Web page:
A South African court on Friday rejected an appeal by former president Jacob Zuma seeking to prevent his prosecution on corruption charges over a $2 billion arms deal.
The ruling paves the way for Zuma’s long-awaited trial to start in February 2020.
Zuma, in office from 2009-2018, previously applied for a permanent stay of prosecution on 18 charges of fraud, racketeering and money laundering relating to an arms deal with French defence firm Thales, among others, in the 1990s.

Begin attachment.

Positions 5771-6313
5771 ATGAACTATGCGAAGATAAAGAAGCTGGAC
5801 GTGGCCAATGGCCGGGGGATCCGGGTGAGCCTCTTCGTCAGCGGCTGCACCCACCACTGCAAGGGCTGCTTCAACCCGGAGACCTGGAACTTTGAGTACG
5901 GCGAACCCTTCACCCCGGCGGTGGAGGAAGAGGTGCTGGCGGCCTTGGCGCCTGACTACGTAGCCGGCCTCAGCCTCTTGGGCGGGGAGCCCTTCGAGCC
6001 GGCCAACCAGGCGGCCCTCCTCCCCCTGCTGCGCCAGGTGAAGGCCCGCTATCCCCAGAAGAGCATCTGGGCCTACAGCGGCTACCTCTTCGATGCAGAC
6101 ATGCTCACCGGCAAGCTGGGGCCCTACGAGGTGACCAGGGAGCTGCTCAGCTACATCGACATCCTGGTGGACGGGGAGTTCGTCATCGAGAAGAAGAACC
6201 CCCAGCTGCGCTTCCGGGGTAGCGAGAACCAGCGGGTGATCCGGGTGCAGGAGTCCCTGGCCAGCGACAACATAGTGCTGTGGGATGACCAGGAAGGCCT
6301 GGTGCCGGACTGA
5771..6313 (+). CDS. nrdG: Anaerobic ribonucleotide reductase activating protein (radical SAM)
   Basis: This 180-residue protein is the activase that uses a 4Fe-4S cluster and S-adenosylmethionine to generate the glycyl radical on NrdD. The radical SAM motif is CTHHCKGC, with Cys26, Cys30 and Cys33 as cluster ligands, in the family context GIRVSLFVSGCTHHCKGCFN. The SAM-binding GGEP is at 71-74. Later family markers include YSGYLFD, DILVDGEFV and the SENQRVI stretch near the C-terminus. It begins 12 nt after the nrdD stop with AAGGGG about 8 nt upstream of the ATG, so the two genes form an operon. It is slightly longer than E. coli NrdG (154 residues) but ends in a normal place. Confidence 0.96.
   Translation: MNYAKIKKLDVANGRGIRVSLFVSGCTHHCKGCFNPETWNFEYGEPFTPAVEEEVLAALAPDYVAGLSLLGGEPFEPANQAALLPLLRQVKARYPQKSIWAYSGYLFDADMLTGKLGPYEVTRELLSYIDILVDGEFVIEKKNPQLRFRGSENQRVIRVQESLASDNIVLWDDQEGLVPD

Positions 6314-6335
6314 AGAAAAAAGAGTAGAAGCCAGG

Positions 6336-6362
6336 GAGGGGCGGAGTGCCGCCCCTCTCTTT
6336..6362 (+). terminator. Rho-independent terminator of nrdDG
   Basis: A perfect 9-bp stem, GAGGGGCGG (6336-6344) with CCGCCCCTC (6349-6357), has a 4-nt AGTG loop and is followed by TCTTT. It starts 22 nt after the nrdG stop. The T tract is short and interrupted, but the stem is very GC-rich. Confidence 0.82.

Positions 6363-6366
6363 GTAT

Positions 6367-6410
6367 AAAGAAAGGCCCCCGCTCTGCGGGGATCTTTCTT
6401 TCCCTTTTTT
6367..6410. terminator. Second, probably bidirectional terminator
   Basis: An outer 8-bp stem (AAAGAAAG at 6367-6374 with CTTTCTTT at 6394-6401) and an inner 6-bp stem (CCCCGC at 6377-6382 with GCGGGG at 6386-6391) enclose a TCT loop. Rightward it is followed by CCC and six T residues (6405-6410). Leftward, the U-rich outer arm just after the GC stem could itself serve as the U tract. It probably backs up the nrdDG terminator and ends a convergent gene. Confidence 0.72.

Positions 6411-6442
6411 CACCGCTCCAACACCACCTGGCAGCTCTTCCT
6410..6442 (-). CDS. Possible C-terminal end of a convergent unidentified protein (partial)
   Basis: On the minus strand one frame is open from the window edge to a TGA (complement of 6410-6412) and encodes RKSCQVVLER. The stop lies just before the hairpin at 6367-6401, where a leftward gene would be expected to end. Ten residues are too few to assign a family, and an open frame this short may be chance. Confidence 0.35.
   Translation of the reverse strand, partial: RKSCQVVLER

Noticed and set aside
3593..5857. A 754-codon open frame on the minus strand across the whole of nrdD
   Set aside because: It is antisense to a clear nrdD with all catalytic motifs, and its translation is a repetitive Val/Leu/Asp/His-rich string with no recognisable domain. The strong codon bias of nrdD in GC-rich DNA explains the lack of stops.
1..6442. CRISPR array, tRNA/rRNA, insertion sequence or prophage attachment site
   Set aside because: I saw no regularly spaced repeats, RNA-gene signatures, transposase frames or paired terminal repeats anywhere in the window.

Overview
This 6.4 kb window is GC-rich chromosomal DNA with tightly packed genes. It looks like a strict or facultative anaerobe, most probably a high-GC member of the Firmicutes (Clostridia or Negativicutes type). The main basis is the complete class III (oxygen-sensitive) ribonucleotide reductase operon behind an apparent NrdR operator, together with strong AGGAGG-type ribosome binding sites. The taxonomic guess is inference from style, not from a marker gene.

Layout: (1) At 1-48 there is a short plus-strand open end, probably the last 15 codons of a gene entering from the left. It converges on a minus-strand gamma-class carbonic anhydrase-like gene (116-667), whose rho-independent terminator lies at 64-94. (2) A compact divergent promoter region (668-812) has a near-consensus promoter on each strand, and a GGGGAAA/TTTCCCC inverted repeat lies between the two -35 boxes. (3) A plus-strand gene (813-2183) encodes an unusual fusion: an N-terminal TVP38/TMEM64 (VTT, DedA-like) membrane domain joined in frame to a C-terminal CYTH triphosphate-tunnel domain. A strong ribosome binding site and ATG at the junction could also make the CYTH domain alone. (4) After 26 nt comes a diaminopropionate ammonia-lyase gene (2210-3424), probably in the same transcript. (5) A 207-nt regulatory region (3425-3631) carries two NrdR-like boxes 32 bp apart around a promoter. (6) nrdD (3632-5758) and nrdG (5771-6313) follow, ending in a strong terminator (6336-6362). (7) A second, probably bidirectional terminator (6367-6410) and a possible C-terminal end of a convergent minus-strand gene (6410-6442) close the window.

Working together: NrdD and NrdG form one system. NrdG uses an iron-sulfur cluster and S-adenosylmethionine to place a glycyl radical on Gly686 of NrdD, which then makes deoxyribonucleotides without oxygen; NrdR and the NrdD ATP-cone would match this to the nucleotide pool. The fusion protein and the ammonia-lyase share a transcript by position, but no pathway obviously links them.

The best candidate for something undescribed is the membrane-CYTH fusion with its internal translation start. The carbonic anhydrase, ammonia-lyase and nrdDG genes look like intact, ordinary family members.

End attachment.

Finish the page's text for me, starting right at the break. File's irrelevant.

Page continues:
In mid-October, the Pietermaritzburg High Court dismissed an application by Zuma and Thales for a permanent stay of prosecution. Zuma appealed against it, but on Friday the court struck his appeal.
Zuma is accused of accepting R500 000 ($34 000) annually from Thales in 1999, in exchange for protecting the company from an investigation into the deal. He rejects the allegations as a politically motivated “witch-hunt” against him.
Thales, then known as Thompson-CSF, said it had no knowledge of transgressions by any employees in relation to awarding the contracts.
The National Prosecuting Authority (NPA) initially filed charges against Zuma a decade ago and set them aside shortly before Zuma successfully ran for president in 2009. Following appeals and lobbying by opposition parties, the NPA reinstated charges in March 2018.